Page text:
The northern Gulf Coast is bracing for a rare one-two hurricane punch as one tropical storm and one hurricane – Laura and Marco, respectively – set their sights between Louisiana and East Texas.

Marco, predicted to make landfall in southeast Louisiana on Monday, is the most immediate threat. Hurricane warnings are posted from Morgan City in south-central Louisiana to the mouth of the Pearl River between New Orleans and Gulfport.

A storm surge warning has been hoisted from Morgan City east to near Biloxi, Mississippi, where the ocean water could rise up to 6 feet above normally dry land. Grand Isle, in extreme southeast Louisiana, is under a mandatory evacuation order.

Downtown New Orleans is under a hurricane watch and a tropical storm warning because of Marco and is likely to contend with tropical-storm-force winds and heavy rain, which could cause flash flooding. The city’s levee system, however, should protect it from the predicted surge.

After Marco sweeps inland, Laura will follow late Wednesday or early Thursday. Parts of Louisiana could be affected by hurricanes twice in three days, for which there is no recorded precedent.

Compared with predictions on Saturday night, the track forecast for Laura has shifted west, increasing the threat for western Louisiana and eastern Texas, and decreasing the threat for New Orleans. Houston should pay particular attention to Laura.

The track forecast for Laura remains uncertain, and landfall is plausible over a wide zone, spanning from the Central Texas coastline east toward coastal Mississippi. And while Marco is expected to come ashore as a Category 1 hurricane, there is an increasing risk that Laura could rapidly intensify into a more dangerous storm, rated Category 2 or higher.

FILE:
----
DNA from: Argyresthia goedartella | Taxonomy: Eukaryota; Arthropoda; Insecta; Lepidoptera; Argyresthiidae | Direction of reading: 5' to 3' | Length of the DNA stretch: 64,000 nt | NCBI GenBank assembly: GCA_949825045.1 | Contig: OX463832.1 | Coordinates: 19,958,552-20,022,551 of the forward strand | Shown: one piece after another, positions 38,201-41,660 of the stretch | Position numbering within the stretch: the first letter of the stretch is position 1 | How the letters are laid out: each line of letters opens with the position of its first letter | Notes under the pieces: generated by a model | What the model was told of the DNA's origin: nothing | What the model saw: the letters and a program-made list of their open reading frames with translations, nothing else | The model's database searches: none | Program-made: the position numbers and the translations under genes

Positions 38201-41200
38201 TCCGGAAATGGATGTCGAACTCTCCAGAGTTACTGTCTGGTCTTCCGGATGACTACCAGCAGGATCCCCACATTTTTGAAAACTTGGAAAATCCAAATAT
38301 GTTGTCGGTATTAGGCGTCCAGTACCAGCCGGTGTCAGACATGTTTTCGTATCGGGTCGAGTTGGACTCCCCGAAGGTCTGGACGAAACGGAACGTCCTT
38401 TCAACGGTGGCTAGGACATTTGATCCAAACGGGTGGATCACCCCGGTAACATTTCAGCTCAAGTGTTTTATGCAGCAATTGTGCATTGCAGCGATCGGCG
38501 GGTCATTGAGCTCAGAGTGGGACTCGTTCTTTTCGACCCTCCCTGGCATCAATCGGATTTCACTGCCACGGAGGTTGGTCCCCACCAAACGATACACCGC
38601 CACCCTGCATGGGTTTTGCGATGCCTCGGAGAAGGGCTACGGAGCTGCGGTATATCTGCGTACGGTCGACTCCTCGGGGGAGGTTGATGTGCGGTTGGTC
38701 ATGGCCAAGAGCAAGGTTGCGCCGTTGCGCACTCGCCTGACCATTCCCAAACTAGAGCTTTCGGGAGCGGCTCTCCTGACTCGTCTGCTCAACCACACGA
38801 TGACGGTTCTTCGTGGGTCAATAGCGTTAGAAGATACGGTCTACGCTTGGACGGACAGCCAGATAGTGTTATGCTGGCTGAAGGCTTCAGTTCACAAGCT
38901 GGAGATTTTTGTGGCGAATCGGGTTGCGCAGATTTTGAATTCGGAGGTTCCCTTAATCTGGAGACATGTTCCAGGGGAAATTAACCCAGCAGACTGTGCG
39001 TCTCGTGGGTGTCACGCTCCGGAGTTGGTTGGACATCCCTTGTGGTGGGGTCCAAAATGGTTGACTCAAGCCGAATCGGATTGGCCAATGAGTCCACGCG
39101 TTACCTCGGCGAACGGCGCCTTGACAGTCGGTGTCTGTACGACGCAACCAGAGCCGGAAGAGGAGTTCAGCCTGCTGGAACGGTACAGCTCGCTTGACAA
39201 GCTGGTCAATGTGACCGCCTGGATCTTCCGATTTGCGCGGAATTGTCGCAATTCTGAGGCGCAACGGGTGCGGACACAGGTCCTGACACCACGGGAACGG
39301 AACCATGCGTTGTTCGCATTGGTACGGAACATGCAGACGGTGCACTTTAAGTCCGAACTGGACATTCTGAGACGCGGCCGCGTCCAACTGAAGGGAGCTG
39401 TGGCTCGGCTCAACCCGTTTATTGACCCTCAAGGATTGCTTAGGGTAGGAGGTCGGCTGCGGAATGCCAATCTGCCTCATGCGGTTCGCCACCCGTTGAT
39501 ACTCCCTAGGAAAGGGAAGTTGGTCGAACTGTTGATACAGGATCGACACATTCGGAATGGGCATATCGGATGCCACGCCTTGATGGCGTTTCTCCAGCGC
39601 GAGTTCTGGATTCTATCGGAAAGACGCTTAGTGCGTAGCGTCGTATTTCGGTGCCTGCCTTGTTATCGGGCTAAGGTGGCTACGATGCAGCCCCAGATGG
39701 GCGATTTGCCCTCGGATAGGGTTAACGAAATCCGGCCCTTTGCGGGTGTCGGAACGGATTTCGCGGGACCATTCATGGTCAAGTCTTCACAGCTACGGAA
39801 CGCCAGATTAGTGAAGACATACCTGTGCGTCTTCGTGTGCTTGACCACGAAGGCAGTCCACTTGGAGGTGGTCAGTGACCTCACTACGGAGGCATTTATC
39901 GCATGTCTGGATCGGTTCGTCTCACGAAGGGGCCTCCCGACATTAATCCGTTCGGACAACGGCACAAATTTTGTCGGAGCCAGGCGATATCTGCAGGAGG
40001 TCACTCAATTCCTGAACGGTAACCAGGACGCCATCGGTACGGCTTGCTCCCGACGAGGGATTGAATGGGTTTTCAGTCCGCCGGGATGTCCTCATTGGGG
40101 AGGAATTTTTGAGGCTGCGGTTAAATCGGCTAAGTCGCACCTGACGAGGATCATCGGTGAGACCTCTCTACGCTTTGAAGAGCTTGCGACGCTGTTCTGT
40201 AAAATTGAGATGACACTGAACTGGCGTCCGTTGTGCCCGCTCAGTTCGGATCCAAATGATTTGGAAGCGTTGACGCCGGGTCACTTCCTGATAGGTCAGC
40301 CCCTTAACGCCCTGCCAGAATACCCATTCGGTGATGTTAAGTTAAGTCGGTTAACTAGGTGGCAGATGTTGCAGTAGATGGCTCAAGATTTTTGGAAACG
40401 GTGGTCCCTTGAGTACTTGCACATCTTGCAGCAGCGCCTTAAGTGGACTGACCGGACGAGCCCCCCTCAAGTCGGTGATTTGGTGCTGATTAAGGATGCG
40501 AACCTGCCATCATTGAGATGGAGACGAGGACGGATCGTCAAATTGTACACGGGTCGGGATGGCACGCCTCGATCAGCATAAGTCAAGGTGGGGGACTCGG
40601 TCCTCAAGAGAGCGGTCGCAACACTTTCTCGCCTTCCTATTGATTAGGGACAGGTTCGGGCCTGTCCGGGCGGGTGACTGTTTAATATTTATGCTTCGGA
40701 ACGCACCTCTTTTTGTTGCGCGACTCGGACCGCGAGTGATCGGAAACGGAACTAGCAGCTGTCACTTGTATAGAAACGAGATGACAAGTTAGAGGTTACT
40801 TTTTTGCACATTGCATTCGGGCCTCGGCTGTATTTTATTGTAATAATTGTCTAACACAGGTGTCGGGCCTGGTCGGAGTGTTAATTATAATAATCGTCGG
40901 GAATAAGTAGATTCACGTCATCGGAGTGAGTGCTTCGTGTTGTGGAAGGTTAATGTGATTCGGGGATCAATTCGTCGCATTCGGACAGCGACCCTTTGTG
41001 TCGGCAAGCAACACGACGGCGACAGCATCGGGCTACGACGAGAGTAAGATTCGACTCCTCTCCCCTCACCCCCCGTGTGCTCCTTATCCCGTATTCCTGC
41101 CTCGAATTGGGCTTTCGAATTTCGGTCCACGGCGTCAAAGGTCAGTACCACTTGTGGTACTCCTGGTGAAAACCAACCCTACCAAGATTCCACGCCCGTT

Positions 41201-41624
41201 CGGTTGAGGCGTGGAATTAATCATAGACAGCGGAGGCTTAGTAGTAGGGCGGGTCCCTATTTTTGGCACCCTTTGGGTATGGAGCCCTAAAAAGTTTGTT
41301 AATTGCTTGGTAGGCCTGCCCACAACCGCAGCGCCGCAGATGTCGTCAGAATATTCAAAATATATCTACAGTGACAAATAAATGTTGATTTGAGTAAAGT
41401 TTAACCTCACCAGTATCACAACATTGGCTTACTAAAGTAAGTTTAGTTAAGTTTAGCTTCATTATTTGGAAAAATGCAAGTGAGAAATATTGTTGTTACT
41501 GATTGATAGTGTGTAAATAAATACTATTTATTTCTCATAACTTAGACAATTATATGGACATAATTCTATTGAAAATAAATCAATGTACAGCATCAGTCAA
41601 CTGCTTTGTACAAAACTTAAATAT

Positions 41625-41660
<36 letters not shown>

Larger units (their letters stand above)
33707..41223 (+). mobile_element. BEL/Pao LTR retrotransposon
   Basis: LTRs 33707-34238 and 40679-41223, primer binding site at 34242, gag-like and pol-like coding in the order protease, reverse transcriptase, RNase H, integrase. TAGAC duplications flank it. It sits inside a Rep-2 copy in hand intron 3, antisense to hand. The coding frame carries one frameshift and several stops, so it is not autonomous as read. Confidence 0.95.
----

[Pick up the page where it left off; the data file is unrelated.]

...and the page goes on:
Laura is not only likely to be a more intense storm than Marco at landfall but also substantially larger, bringing impacts over a much broader area.

The dual hurricane threats could tax residents and emergency responders alike, who may already be scrambling to deal with the fallout of Marco as Laura plows ashore, likely at even greater intensity, all in the midst of the coronavirus pandemic. The National Hurricane Center warned of a “prolonged period of hazardous weather” for areas affected by both storms.

The successive blows could be most problematic with regard to storm surge inundation, with a second spike in water levels coming just as the first rise may be subsiding.

The shape of the sea floor and slope of the continental shelf along the Gulf Coast makes that area very prone to hazardous storm surge flooding even from low-end tropical systems.

Additionally, areas that experience heavy rainfall from both storms will be particularly prone to flooding.

Hurricane Marco had sustained winds of 75 mph early Sunday afternoon, nearing hurricane strength as the small but potent storm spun about 300 miles south-southeast of the mouth of the Mississippi River. It was moving north-northwest at 14 mph.

On satellite, Marco was blistering with strong convection – or shower and thunderstorm activity – with updrafts so strong that they penetrated into the second layer of the atmosphere, known as the stratosphere. That’s a signal of a powerful storm system, and one whose strength will have the potential to be highly problematic once it hits land.

Marco blossomed on Saturday, intensifying over some of the hottest ocean waters in the world. Sea surface temperatures are near 90 degrees in the western Gulf of Mexico, conducive to additional strengthening. However, this intensification may be halted or even reversed by an abrupt increase in wind shear, or a change of wind speed and/or direction with height.

Because Marco is a small storm, it is subject to rapid changes in strength from these competing forces, but it is predicted to make landfall along the Mississippi River Delta in Louisiana on Monday as a Category 1 hurricane. As it moves inland, on a northwestward track across southern Louisiana, it is forecast to rapidly weaken and slow down.

Tropical-storm-force wind gusts could begin along the Louisiana coastline as soon as early Monday morning. As the eyewall moves ashore, the core of the strongest winds surrounding the storm center, damaging gusts to 80 mph or higher could affect some coastal locations.